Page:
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MOYSAH, Enthuse Afrika Commemorates National Culture Week With A Plenary Discussion 

Digital storytelling holds unlimited possibilities in the development of media literacy and cultural competency. When harnessed with the pithy authenticity of one’s inherent identity, it is an indispensable tool that safeguards diverse creative and cultural expression as it engages the society in critical thinking, development of cultural competency, and finding their voice in a local and global environment.

Essentially, it allows creators to connect to cultural and diverse stories while disseminating information globally and expanding cultural reach, thereby influencing and giving voice to the oppressed. Digital stories offer a new opportunity for impacting how people relate.

The role that media and technology are playing in shaping contemporary approaches to diverse creative and cultural expression in Zimbabwe took a centre stage at a plenum held in Harare Tuesday the 2nd of June in celebration of the National Culture Week Commemorations that President Emmerson Mnangagwa officially launched at Chief Njelele’s homestead in Gokwe South two weeks ago.

The plenary themed “Digital Storytelling and Its Role in Safeguarding Diverse Creative and Cultural Expression in Zimbabwe”, was convened by the Ministry of Youth, Sport, Arts & Recreation, Harare Province in conjunction with Enthuse Afrika: The Digital Storytellers at their recently launched co-working, co-learning and co-creating hub for digital creatives, Afrotopia.

Enthuse Afrika Managing Creative Stephanie Kapfunde facilitated the discussion while Livingstone Muchefa (Curator for Education at the National Gallery of Zimbabwe representing MOYSAH Harare), Farai Mupfunya (Culture Fund Director), Marie Laure Charlise Emma Soukaina Edom (AfriKera Arts Trust Director) and Farai Ncube (Partnerships and Programme Manager Southern Africa Arts Cluster at British Council) were on the panel.

There was a fervent debate about the authenticity of the content being made by local digital storytellers, largely on whether it reflects a true Zimbabwean identity and culture. As well, some voices questioned if it was cultural for everyone who has a device to be a storyteller and whether we should tell every story as it is and what not to tell. Ultimately, the digital storytellers were urged to encompass African/Zimbabwean cultural elements in their creative processes to avert cultural erosion, which new technology stand accused of compounding.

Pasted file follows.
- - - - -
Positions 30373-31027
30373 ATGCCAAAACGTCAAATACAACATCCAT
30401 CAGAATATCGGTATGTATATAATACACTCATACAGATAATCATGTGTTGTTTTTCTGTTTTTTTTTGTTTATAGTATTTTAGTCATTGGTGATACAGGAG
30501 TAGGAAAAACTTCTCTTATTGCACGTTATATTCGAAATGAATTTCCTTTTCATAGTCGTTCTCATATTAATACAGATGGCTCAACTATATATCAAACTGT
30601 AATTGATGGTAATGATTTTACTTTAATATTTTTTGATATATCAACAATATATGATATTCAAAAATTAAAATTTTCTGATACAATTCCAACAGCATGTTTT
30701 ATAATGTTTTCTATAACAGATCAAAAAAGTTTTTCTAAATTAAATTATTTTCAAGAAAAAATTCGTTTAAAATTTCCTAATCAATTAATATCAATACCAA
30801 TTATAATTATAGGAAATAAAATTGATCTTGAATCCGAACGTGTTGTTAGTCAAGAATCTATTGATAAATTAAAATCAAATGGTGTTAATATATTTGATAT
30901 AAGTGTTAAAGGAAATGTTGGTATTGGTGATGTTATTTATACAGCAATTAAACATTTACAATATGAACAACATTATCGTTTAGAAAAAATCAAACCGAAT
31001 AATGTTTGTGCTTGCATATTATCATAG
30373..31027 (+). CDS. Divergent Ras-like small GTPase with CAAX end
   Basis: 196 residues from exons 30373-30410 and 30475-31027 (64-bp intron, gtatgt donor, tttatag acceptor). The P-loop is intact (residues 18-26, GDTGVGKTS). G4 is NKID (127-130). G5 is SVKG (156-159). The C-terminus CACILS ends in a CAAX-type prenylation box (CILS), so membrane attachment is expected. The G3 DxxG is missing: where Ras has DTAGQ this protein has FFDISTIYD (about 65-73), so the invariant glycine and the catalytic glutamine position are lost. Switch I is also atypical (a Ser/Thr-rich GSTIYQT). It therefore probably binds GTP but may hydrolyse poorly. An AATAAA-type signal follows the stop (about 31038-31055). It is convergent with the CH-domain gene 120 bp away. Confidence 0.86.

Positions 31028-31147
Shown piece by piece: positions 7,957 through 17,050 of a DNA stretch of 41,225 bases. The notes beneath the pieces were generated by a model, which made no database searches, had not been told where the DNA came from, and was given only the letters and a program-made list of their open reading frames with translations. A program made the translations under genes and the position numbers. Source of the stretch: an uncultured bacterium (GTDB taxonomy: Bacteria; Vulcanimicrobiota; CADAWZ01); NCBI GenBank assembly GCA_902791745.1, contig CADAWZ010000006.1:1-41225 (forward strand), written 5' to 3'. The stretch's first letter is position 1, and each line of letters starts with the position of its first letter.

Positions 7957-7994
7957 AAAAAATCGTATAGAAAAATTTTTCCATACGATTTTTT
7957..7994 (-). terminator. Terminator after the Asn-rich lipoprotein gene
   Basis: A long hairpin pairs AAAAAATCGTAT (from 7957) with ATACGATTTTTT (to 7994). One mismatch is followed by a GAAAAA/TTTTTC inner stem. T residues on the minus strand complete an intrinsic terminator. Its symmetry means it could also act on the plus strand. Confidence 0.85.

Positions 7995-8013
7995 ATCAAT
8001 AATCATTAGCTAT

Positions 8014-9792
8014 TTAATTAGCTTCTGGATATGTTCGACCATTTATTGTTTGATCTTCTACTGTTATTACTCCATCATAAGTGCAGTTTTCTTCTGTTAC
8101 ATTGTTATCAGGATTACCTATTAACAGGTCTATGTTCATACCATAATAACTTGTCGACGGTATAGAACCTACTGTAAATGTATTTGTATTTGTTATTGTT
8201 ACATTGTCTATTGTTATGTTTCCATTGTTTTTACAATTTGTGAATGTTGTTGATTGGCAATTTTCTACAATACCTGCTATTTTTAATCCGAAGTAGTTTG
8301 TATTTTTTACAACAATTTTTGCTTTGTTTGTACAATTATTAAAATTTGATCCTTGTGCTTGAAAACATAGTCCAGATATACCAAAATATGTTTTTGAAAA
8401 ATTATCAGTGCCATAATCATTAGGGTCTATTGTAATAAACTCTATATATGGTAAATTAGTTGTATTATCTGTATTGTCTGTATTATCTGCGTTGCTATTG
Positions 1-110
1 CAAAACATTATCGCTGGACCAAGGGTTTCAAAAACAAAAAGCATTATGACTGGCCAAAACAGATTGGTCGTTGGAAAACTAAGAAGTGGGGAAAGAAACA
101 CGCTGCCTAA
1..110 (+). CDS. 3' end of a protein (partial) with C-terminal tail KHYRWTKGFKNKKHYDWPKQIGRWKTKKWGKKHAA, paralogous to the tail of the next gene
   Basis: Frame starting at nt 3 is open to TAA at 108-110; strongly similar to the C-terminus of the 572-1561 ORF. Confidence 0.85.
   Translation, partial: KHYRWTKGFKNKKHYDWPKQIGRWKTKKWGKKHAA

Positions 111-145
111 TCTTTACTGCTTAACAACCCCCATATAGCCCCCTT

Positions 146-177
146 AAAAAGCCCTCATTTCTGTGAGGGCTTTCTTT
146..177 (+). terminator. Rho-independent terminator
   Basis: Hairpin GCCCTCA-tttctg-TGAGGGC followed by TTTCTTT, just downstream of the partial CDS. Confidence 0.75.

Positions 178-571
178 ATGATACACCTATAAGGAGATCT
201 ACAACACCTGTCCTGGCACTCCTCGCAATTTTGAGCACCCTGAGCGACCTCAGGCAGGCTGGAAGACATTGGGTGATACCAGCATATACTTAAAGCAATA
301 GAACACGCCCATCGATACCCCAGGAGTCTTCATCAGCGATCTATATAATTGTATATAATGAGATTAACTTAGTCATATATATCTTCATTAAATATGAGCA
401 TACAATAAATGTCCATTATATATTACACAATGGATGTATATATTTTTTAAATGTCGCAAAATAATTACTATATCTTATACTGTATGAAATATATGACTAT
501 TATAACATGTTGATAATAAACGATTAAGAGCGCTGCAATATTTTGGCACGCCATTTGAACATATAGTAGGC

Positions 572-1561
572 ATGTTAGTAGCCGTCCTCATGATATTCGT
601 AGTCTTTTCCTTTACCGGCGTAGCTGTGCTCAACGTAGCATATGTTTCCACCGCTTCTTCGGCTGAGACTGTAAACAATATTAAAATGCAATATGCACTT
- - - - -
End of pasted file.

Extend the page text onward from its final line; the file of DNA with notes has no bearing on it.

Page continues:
In their defence, the new media creators said it was difficult for them to create “locally-relatable” content because most of them grew up on Western influences. They added that it was equally onerous to create “art for art” stories because there is a general lack of funding. Questions were raised on whether the government is playing a role in facilitating resource distribution.

In the same vein, the digital storytellers also stressed concern over the understandability, relatability and accessibility of government policies relevant to the Creative and Cultural Industries (CCIs).

On opportunities, Farai Ncube of the British Council – a United Kingdom’s international organisation for educational opportunities and cultural relations – said there were many opportunities available for new media creators for training and funding in the region and beyond. On the policy conundrum, she commended the Government of Zimbabwe for engaging more with CCIs on various levels. She said the government policy documents were solid good and the digital and cultural professionals need to change their attitude towards.

Also present, Arterial Network Zimbabwe National coordinator, Florence Mukanga reiterated the notion of attitudinal change, underscoring that the government makes conscientious decisions when it comes to the artists’ inclusion and the policies that govern CCIs.

Mr Muchefa, who was standing in for the National Gallery of Zimbabwe’s Executive Director Mr Rapahel Chikukwa, brought to the fore that some of the gaps between the government and the cultural and the creative sector are due to some of the major technicalities within digital storytelling and the ubiquitous diffidence of artists in policymaking.

Farai Mufunya implored the new media storytellers to cascade the interweb with cultural values in storytelling.

Speaking on the sidelines of the plenary, Page Poetry Alive Events Director Morset Billie foregrounded the need for platforms where the government can engage with CCIs.

“This was a great discussion and the representation on the panellists made it wholesome. It would also be great to keep having these conversations so that we continually bridge the gap between us as the creatives and the government. Also, we should make it a norm to start thinking of the storytelling part before thinking of the digital part. More people need to get involved in these ongoing conversations.”

Mushrooming writer and blogger Asher Mutandiro the plenary was long overdue.

“I believe that this event was much needed today for upcoming creative and other industry players like the Ministry of Youth, Sport, Arts & Recreation and British Council. It was important to have a conversation around being able to sell your art and make an income from it whilst getting guidance on how to use cultural capitalism for your benefit. I think t’s also important to have a more diverse group of creative and cultural practitioners on these platforms.”

British Council Zimbabwe Director Mr Roland Davis also made a cameo appearance among many other highly esteemed guests from across various sectors.

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